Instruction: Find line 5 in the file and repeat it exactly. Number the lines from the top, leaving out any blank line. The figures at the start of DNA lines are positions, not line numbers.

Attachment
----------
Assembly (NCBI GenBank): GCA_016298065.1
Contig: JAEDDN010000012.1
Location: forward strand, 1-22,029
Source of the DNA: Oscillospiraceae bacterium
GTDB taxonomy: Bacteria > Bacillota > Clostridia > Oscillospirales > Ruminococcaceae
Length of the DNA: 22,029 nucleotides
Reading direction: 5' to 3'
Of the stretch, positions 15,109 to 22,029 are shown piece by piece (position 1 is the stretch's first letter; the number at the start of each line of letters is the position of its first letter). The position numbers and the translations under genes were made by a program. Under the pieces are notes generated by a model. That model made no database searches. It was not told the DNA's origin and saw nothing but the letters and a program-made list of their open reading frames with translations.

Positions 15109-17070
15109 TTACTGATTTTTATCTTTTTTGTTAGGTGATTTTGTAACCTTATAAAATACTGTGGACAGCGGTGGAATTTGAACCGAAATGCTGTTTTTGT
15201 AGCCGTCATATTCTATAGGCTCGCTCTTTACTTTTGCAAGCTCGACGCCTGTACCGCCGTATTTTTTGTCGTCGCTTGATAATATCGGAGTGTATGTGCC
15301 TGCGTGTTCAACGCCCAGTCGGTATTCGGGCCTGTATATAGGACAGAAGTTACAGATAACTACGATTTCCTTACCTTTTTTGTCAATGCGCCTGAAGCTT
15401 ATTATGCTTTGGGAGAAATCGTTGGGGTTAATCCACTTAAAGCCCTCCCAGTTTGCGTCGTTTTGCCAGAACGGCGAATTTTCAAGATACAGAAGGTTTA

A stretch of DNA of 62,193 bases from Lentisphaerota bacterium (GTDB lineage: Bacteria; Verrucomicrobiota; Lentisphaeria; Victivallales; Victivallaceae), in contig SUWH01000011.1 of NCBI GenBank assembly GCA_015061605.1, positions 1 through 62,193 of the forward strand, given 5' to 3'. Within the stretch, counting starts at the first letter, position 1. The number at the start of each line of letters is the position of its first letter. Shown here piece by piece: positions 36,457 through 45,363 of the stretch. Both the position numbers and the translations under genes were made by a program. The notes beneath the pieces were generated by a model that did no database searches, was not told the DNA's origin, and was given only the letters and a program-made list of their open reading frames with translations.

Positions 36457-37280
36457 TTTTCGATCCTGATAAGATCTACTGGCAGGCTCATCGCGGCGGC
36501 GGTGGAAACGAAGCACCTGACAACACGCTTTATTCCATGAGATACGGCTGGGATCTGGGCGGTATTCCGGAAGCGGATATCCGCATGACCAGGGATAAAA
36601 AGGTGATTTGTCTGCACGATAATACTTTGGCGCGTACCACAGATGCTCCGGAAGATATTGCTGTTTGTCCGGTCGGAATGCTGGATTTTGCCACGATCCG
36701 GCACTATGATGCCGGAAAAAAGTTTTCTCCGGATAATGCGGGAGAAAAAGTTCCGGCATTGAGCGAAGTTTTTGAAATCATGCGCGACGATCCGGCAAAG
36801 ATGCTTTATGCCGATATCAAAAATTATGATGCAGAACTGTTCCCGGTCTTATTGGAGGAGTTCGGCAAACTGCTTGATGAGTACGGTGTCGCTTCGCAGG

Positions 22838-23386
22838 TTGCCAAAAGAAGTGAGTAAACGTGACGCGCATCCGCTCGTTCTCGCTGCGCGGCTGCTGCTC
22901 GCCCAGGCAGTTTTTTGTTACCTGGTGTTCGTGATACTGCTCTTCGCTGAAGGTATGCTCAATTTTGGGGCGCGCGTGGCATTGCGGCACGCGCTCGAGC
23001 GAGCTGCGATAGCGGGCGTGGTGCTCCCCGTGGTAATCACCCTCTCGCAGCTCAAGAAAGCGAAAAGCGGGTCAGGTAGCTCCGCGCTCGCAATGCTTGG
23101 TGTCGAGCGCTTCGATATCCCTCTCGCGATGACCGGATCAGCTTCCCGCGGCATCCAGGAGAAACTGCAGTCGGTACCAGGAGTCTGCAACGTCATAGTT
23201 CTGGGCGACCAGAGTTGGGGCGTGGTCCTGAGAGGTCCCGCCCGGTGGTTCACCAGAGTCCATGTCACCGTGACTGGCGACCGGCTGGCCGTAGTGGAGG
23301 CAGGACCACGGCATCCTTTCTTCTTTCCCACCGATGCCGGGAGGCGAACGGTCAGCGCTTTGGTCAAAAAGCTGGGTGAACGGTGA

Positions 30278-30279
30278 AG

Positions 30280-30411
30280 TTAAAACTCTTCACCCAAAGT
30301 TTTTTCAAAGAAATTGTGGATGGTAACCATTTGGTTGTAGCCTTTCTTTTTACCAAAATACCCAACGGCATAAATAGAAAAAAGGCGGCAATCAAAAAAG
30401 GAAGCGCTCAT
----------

GTDB taxonomy: Bacteria > Bacillota > Clostridia > Oscillospirales > Ruminococcaceae